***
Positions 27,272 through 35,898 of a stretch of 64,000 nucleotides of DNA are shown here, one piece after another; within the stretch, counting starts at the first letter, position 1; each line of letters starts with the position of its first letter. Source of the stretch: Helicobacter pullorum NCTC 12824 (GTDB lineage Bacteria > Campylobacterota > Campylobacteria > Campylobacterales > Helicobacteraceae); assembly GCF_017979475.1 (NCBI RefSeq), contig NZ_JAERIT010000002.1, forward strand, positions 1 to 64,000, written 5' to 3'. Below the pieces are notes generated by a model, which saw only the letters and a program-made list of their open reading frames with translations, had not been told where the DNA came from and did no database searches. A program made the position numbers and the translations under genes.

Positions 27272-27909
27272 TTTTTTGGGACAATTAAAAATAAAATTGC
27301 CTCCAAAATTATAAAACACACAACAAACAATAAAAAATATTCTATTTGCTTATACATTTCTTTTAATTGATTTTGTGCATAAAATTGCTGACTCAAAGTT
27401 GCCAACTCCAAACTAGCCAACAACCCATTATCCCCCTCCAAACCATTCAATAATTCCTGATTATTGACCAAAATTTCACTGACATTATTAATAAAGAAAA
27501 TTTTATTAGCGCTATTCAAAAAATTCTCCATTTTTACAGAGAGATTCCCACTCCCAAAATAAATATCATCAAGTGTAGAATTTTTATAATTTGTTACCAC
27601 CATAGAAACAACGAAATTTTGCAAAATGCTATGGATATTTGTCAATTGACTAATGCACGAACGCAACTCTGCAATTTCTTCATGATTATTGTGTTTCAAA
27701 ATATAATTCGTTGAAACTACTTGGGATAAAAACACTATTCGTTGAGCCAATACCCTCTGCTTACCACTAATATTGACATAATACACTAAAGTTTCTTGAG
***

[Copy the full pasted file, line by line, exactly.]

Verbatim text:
Positions 27,272 through 35,898 of a stretch of 64,000 nucleotides of DNA are shown here, one piece after another; within the stretch, counting starts at the first letter, position 1; each line of letters starts with the position of its first letter. Source of the stretch: Helicobacter pullorum NCTC 12824 (GTDB lineage Bacteria > Campylobacterota > Campylobacteria > Campylobacterales > Helicobacteraceae); assembly GCF_017979475.1 (NCBI RefSeq), contig NZ_JAERIT010000002.1, forward strand, positions 1 to 64,000, written 5' to 3'. Below the pieces are notes generated by a model, which saw only the letters and a program-made list of their open reading frames with translations, had not been told where the DNA came from and did no database searches. A program made the position numbers and the translations under genes.

Positions 27272-27909
27272 TTTTTTGGGACAATTAAAAATAAAATTGC
27301 CTCCAAAATTATAAAACACACAACAAACAATAAAAAATATTCTATTTGCTTATACATTTCTTTTAATTGATTTTGTGCATAAAATTGCTGACTCAAAGTT
27401 GCCAACTCCAAACTAGCCAACAACCCATTATCCCCCTCCAAACCATTCAATAATTCCTGATTATTGACCAAAATTTCACTGACATTATTAATAAAGAAAA
27501 TTTTATTAGCGCTATTCAAAAAATTCTCCATTTTTACAGAGAGATTCCCACTCCCAAAATAAATATCATCAAGTGTAGAATTTTTATAATTTGTTACCAC
27601 CATAGAAACAACGAAATTTTGCAAAATGCTATGGATATTTGTCAATTGACTAATGCACGAACGCAACTCTGCAATTTCTTCATGATTATTGTGTTTCAAA
27701 ATATAATTCGTTGAAACTACTTGGGATAAAAACACTATTCGTTGAGCCAATACCCTCTGCTTACCACTAATATTGACATAATACACTAAAGTTTCTTGAG